2.2

Biophysical Model of Brain Deformation

The proposed model is based on a series of basic assumptions motivated by the following anatomical and biophysical notions. Human brain is enveloped by a set of membranes called meninges and the CSF that lies between the skull and the brain. Due to neurodegeneration in AD, the brain shrinks along with some structural readjustment of the parenchyma. This process can be seen as a deformation of the brain parenchyma along with its mass and volume loss. The CSF volume increases to compensate the tissue volume loss while the skull remains rigid without any deformation. It is important to note that the CSF production is at a much smaller time-scale (hours) compared to the tissue atrophy (months).

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2.2. Biophysical Model of Brain Deformation 20 In the following sections we explicit the mathematical details of the tissue loss model based on these basic assumptions.

2.2.1 Impact of Loss of Volume on Conservation Equation

When modeling the deformation in AD, classical continuum mechanics formulation cannot be directly applied because conservation of mass does not hold due to the presence of atrophy. To model the brain shape changes due to neuronal deaths in AD, it is important to take note of the observations in longitudinal brain MRIs of AD patients and also compare against other neurodegenerative diseases. In diseases like Creutzfeldt-Jakob disease, no gross brain shape changes are reported and the imaging only shows hyperintense signals on T2-weighted images [Johnson 1998]. However, this is not the case in AD and longitudinal MRIs show a remarkable decrease of brain volume instead [Frisoni 2010] without any "holes". That means the tissues should restructure as the neuronal deaths increase with time. This leads us to a basic assumption in the proposed model that after the death of neurons, remodeling of the tissue occurs such that the tissue density remains constant while both the mass and volume decrease. This assumption of incompressible material but with mass loss leads us to the conservation law given by (see Appendix B for the derivation):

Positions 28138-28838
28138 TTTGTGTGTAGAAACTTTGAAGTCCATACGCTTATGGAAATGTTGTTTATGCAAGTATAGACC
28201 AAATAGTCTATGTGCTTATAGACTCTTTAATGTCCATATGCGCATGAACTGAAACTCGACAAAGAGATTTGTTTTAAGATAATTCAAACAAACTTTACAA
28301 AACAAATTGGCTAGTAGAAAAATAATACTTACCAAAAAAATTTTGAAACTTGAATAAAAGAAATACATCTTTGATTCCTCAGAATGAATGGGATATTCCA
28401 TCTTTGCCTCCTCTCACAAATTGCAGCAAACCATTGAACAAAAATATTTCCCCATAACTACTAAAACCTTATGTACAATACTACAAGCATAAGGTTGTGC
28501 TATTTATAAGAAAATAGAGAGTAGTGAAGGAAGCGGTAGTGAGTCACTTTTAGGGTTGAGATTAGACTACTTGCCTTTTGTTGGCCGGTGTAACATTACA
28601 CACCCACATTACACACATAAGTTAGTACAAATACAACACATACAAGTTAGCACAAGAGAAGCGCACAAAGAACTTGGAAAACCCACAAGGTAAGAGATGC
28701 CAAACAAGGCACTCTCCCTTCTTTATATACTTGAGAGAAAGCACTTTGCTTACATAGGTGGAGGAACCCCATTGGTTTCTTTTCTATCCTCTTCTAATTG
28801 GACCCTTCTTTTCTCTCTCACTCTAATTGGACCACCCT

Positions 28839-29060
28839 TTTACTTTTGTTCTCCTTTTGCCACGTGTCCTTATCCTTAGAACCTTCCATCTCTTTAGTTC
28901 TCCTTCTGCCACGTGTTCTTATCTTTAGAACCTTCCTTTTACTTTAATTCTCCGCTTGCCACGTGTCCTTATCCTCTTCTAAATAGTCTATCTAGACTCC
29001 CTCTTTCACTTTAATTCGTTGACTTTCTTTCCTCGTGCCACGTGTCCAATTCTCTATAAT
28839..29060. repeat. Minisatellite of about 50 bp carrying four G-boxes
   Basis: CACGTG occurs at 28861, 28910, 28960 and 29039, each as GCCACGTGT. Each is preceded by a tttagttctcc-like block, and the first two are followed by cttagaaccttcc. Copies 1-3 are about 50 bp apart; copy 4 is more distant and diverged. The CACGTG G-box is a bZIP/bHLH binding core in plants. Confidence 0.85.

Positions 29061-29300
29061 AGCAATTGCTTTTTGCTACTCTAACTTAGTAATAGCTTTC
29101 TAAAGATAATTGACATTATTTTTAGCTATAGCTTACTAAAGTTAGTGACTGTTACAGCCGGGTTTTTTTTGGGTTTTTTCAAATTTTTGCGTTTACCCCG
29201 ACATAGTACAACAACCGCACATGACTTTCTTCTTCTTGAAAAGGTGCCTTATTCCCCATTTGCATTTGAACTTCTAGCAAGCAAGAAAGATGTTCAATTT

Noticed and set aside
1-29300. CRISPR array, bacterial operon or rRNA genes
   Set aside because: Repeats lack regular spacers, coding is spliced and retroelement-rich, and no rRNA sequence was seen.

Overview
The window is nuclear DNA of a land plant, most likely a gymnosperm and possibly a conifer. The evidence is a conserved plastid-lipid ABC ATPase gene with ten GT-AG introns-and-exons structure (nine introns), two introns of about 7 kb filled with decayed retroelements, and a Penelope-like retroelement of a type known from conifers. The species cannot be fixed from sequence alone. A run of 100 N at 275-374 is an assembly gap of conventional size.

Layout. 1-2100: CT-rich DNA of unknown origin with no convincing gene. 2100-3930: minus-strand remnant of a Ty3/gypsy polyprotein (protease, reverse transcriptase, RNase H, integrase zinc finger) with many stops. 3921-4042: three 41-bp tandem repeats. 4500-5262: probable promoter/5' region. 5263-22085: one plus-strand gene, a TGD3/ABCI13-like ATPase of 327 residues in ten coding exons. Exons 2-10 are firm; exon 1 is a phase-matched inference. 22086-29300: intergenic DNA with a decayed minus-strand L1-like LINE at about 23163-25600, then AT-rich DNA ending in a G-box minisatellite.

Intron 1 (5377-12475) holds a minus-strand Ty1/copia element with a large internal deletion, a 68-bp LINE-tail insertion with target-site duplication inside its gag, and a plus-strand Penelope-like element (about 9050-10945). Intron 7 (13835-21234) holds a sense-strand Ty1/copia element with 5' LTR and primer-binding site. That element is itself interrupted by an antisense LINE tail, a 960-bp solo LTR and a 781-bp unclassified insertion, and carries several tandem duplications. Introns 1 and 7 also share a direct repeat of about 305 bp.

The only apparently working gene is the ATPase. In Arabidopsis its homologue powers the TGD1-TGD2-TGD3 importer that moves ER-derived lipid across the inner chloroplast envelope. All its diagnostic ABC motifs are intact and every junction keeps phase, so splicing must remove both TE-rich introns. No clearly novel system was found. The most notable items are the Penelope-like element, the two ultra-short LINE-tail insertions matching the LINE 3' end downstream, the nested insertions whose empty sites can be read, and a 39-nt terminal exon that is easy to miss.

∇ · u = −a (2.1)

where ∇ · u is the divergence of a displacement field u associated to the deformation of the brain during a period of time t and a = a(x) is the volume loss per unit volume at position x during this time.

2.2.2 Constrained Minimization of the Elastic Energy